And that’s the other thing. Now, I’m one of the most boring people in the world when it comes to intoxicating substances. Chocolate and black tea are pretty much as far as I go. But I’ve known stoners. The movie gets the laughing mostly right, and Jack sure does seem to always have the munchies. But let’s face it. You do not go drag racing when you’re high. The movie is billing marijuana as cocaine cut with speed. I’m certain people do incredibly asinine things while stoned, but axe murdering isn’t the first thing that comes to mind. Spending an hour contemplating the profundity of the Teletubbies does.

So the movie is laughable on two fronts. It doesn’t at all present actual marijuana use, and the consequences seem to be more for the hardened criminals and innocent bystanders than the casual smoker. And that’s not even touching the dialogue, or the fact that there was a conspicuous Philip Morris sign in the window of the shop Jack goes into to get his stash of pot (seriously, it was likely a coincidence, but it made me snicker). It’s just bad all around. If you’re going to watch it, make sure you get the Rifftrax guys to riff you through the pain.


August 19, 2010 Posted by | daily reviews | , , , , | Leave a comment

Reefer Madness

August 19, 2010

Reefer Madness

We’re off tonight to see a Rifftrax presentation of Reefer Madness live in theaters. So in a fit of masochism we decided to watch the movie in un-Misted version tonight for our project before going to the theater. We own the Off Color Films special edition with the option of a Mike Nelson commentary track, but we’ve never actually watched it in this form, without the benefit of commentary to lighten the blow.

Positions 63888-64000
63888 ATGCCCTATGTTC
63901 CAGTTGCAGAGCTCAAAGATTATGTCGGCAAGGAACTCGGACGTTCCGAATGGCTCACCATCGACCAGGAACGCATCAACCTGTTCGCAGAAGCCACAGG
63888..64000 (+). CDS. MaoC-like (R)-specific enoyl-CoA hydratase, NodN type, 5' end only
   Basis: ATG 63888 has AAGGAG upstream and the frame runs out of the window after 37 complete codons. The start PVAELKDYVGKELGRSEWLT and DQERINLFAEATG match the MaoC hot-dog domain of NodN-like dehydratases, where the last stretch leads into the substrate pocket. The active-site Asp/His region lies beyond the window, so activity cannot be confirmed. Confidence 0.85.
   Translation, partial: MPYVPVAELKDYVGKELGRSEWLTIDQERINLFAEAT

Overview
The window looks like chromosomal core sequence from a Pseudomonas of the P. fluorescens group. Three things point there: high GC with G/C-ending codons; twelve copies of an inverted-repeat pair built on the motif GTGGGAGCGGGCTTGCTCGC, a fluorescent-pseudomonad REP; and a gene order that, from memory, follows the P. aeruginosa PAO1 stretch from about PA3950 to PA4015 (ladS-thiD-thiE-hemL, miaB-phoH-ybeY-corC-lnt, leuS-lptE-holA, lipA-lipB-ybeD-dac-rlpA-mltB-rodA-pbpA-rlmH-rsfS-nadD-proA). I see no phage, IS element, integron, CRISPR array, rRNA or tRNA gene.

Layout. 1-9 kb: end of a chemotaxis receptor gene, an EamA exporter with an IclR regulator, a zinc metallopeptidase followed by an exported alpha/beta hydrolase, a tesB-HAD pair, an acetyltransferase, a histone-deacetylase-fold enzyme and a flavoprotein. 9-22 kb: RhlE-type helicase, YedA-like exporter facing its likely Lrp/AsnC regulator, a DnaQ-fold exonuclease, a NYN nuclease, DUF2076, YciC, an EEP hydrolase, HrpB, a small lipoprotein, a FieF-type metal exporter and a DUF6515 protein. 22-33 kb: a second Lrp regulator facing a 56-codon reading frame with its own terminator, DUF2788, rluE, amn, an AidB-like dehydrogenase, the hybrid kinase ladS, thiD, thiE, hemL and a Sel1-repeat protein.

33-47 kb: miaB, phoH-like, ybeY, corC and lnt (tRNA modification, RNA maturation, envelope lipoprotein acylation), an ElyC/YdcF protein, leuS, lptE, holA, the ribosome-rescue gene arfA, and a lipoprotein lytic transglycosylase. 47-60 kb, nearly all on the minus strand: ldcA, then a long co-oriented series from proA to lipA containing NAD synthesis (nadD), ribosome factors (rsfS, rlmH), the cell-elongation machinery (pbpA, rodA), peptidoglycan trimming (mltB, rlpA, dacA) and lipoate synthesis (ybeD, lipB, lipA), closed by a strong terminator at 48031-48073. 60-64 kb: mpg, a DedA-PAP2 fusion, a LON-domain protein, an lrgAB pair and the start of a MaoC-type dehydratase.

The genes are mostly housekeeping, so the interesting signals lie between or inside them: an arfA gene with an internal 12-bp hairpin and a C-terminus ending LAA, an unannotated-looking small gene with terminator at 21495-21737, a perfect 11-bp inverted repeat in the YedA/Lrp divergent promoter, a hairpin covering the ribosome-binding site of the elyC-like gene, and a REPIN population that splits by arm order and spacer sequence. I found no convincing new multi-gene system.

You know, as a fan of bad movies I have seen an awful lot of cautionary tales from the nineteen fifties. I do understand that this particular one has achieved cult status through its strange depiction of the frightening effects of the dreaded Marijuana, What I don’t understand is what is about this movie that has raised it to cult status. There are so many others of its ilk which are of comparable quality. Why was it this one in particular that captured the fascination of generations of college students? It could just as well have been the dreadfully depressing High School Big Shot or I Blame My Parents or Ed Wood’s tale of a gang of delinquent teenage girls The Violent Years. My favorite of these movies is yet another Ed Wood film: The Sinister Urge, wherein it is posited that smutty photography is the root of all evil.